Viable cells in suspensions from tissues diagnosed malignant lymphoma usually differed from cells obtained from 22 nonmalignant lymph nodes and spleens both in cytology and in sensitivity to reagents. The malignant lymphomas were classified into 4 categories according to the cytology of the predominating or characteristic cell type: 1) CLL cells with prominent chromatin masses, 2) small, and 3) large LSA cells with prominent nucleoli, and 4) other large cells (malignant histiocytes, plasmablasts). In comparison with normal lymphocytes from blood and lymph nodes, viable cells from some of the cases of malignant lymphoma were more sensitive to the cytocidal effects of prednisolone, dimethyl sulfoxide, heat and L‐asparaginase and were less sensitive to x‐irradiation. Phytohemagglutinin caused little or no transformation in cells from 4 of 6 tissues with malignant lymphoma. The cytology and the in vitro reactions of the viable cells from lymph nodes permitted differentiation of, in many cases, the malignant lymphomas from normal and hyperplastic lymph nodes.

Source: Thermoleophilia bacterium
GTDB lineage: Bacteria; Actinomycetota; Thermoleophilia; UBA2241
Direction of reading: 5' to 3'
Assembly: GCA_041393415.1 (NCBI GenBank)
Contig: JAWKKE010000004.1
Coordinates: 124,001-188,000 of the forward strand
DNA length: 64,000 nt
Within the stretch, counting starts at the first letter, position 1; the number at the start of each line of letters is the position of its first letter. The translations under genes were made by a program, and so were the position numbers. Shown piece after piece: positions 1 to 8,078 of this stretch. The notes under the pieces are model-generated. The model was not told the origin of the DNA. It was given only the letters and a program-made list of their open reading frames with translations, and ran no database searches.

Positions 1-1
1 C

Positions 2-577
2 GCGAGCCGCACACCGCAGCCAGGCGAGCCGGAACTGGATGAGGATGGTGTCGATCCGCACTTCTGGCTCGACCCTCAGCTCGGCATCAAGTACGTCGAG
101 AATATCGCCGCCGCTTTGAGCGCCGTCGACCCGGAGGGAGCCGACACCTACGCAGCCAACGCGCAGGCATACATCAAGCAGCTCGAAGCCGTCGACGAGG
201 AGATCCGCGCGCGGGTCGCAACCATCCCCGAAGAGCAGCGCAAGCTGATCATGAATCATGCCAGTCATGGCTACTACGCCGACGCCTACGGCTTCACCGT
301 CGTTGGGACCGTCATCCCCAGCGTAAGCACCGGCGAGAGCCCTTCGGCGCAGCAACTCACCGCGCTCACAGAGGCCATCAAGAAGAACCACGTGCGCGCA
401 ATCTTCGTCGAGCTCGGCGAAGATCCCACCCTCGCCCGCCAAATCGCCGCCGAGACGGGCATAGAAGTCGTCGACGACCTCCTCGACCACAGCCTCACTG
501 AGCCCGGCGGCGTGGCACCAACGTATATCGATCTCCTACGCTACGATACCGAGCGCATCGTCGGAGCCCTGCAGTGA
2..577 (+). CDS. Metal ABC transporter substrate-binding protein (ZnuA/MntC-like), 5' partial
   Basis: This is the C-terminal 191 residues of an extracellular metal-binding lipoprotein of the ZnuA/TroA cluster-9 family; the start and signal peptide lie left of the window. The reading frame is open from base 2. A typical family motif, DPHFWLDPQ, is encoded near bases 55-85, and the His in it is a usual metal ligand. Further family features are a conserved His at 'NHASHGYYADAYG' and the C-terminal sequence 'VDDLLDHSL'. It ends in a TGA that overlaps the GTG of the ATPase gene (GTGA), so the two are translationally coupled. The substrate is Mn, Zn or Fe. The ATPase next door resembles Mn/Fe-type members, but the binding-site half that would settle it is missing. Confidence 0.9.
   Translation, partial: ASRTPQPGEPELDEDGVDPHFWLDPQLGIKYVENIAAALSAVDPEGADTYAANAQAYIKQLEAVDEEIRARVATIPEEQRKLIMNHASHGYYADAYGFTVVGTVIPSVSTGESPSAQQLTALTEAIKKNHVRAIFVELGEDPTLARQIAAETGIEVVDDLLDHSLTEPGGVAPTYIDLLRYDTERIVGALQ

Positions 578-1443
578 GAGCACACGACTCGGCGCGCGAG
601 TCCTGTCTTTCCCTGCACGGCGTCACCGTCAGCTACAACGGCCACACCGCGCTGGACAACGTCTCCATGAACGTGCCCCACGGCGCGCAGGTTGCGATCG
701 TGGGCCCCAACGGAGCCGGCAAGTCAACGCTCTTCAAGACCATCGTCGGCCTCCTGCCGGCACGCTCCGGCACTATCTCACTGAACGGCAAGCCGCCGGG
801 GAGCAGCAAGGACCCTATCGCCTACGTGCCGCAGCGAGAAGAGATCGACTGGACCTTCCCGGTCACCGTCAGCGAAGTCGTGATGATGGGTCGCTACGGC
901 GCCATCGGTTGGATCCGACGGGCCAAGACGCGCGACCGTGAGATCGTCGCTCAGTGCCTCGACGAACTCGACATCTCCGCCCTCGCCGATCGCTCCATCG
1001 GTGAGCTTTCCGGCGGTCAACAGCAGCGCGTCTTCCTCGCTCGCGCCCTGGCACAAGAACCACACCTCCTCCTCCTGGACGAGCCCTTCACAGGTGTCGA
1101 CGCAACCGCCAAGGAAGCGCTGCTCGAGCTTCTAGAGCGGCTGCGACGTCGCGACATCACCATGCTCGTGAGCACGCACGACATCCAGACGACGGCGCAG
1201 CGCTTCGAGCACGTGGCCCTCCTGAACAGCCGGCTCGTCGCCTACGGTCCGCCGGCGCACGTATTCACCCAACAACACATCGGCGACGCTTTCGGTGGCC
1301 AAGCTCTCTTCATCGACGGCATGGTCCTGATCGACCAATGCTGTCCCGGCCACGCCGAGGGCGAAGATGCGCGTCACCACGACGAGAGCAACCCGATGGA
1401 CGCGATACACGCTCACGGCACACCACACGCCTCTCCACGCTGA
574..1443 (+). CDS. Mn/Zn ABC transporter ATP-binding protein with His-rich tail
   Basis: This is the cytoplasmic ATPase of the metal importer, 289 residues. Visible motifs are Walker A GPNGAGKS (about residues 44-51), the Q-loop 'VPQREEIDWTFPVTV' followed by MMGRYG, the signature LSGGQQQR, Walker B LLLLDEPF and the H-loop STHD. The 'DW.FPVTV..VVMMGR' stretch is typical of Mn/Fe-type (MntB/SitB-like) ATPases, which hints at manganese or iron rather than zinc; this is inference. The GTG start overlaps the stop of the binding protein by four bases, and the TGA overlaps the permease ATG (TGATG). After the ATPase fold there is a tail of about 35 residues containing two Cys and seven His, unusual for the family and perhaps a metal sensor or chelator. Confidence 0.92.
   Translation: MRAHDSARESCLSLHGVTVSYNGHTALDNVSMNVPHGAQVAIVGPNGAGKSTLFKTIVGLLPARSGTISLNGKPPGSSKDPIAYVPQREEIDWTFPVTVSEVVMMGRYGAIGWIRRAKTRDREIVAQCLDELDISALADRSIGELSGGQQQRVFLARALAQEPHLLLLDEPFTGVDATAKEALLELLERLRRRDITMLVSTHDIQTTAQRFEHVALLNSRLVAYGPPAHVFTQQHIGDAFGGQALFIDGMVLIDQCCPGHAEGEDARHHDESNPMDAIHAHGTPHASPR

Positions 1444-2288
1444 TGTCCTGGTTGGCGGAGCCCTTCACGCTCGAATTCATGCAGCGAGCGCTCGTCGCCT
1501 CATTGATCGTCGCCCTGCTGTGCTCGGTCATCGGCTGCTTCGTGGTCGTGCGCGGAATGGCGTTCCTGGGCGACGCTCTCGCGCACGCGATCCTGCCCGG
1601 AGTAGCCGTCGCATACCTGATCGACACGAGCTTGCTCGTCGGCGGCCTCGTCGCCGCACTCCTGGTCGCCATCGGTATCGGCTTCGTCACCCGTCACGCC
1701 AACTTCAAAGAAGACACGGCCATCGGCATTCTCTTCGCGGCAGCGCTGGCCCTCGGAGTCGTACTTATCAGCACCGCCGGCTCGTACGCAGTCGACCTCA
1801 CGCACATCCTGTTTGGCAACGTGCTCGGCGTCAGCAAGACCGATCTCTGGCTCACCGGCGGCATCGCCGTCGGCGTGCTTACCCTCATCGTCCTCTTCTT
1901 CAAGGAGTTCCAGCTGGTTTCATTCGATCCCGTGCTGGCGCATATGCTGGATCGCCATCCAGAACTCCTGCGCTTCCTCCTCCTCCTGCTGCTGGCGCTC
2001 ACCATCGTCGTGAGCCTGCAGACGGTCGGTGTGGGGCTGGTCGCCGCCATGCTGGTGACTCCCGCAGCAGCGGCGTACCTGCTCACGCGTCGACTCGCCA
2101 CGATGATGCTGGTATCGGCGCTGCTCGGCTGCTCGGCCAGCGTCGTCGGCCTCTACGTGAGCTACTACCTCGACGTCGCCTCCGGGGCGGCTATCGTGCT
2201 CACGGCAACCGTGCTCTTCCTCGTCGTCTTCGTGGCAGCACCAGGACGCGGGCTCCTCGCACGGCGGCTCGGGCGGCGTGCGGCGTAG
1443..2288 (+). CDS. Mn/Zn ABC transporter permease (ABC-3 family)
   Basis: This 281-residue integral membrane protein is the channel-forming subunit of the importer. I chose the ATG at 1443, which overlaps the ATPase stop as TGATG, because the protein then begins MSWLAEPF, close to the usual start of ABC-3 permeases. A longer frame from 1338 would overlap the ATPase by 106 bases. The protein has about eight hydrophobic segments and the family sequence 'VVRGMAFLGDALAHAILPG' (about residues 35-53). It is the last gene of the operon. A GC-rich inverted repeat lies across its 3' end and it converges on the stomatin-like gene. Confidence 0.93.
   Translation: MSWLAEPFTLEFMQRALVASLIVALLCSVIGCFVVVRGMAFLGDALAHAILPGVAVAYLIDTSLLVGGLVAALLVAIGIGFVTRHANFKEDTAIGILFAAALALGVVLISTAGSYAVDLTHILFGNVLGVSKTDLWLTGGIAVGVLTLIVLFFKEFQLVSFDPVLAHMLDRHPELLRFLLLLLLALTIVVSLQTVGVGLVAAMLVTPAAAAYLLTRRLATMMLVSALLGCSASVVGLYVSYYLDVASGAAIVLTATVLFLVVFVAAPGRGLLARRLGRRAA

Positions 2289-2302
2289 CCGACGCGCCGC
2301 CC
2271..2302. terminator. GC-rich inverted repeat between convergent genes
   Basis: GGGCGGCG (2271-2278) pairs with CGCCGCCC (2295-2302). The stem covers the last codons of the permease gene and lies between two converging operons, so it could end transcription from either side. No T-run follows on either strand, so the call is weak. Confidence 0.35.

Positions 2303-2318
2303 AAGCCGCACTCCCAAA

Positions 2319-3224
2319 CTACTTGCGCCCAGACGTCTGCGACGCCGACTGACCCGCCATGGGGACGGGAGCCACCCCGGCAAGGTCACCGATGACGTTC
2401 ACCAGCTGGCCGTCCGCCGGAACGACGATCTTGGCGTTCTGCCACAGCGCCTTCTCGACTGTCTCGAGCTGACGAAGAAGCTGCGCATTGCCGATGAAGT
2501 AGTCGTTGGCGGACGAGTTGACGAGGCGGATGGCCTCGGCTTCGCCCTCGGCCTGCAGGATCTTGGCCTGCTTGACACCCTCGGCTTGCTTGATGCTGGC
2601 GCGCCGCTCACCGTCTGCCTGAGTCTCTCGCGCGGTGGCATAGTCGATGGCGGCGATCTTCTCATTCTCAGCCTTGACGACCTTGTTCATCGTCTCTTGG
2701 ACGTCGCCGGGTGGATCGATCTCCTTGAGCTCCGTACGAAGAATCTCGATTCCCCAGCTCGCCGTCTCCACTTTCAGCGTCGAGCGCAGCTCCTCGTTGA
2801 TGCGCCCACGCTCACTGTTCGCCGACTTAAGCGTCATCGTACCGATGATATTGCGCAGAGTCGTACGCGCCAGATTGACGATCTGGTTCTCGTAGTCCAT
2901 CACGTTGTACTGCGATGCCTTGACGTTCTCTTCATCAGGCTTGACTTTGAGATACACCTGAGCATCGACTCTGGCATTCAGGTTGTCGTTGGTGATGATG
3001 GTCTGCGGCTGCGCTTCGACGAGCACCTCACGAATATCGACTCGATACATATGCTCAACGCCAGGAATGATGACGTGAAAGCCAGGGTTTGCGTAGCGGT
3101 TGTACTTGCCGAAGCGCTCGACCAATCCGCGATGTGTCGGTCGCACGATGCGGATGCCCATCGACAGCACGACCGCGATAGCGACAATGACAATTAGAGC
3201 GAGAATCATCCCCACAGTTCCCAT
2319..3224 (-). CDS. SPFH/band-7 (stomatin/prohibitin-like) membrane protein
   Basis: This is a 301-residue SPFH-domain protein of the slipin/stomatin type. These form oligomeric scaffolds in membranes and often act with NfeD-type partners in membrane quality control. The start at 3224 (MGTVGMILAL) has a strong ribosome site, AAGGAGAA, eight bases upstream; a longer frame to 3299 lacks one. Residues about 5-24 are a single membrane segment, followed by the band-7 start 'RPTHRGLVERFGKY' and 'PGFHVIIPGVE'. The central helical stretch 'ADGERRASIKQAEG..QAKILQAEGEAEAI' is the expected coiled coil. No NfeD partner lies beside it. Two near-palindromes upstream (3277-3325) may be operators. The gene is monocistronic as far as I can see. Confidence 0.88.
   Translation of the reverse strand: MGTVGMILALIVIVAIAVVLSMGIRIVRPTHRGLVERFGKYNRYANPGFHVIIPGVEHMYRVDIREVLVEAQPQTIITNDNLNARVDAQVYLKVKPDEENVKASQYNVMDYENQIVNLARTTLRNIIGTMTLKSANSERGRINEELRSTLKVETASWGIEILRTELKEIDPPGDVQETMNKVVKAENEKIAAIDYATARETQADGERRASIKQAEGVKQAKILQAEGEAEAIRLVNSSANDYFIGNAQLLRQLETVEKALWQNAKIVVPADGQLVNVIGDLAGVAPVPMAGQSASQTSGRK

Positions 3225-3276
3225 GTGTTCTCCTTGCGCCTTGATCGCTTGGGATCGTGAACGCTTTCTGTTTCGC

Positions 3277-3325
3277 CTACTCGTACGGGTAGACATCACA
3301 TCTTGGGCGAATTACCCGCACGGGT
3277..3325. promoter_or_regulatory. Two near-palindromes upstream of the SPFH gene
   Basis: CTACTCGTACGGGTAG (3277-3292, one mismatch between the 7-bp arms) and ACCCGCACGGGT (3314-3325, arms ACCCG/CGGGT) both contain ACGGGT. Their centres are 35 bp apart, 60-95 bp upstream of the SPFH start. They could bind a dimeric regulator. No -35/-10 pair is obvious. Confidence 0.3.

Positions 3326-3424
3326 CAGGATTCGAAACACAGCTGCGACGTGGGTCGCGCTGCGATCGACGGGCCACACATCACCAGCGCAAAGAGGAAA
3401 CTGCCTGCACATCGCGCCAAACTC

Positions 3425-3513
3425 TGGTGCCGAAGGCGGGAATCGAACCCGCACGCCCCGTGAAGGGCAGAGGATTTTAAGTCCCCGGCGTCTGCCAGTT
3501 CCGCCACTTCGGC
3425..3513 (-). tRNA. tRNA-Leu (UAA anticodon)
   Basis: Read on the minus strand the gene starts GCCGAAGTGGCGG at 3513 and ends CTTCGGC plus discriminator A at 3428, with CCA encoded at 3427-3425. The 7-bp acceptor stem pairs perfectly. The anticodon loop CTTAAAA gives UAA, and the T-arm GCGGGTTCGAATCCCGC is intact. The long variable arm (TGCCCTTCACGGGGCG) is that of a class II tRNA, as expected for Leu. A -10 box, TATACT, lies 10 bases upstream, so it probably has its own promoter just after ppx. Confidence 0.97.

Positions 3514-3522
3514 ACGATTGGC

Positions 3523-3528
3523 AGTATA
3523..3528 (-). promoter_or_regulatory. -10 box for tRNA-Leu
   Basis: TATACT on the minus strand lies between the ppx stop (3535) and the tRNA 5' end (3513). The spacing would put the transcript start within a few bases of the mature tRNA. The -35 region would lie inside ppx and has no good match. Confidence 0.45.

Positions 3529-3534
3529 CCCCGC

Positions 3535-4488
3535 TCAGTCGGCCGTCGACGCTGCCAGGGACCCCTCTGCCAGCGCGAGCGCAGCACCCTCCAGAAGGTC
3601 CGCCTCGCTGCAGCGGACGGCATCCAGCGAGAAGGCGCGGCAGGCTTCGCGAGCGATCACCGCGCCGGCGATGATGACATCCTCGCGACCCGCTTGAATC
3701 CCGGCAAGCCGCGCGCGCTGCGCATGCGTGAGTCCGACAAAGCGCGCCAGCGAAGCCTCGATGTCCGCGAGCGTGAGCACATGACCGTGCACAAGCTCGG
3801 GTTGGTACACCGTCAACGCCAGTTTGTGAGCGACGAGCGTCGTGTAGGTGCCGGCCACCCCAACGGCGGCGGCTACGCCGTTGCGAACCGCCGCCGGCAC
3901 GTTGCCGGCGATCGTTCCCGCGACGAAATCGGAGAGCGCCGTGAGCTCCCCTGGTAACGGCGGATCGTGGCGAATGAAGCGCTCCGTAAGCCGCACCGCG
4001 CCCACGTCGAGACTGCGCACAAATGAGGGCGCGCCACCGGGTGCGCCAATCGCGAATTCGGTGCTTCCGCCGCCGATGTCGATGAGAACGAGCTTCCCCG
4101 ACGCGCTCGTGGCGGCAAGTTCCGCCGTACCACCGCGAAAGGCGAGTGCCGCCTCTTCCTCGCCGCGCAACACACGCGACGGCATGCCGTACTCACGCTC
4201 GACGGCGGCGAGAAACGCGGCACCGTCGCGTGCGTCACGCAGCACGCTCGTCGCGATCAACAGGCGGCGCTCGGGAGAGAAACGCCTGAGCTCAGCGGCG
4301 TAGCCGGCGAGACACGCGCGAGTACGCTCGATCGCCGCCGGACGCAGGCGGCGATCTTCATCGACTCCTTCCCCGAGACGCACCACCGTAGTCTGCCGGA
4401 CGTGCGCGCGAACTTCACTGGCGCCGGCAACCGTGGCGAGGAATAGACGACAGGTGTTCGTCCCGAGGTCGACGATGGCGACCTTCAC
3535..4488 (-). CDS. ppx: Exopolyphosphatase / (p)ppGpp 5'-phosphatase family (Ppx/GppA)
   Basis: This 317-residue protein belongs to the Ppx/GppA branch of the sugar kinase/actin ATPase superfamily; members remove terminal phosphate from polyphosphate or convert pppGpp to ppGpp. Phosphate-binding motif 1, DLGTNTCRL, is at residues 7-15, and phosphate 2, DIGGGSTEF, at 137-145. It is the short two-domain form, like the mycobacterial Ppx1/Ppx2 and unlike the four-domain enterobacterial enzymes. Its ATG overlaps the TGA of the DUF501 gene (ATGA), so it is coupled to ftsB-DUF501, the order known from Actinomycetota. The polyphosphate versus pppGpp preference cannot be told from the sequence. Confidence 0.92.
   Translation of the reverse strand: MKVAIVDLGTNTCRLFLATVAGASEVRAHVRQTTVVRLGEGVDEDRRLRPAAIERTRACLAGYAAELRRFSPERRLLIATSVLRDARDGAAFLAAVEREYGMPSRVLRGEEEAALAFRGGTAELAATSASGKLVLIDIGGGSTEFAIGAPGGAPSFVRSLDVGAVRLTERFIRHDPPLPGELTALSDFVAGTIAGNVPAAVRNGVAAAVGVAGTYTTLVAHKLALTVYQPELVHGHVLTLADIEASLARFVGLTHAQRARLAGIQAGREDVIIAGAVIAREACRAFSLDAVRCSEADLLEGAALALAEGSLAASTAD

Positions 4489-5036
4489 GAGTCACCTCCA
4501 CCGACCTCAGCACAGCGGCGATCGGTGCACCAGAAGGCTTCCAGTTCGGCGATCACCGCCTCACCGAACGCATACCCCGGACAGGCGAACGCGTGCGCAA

|Original language||English (US)|
|Number of pages||13|
|State||Published - May 1969|
ASJC Scopus subject areas
- Cancer Research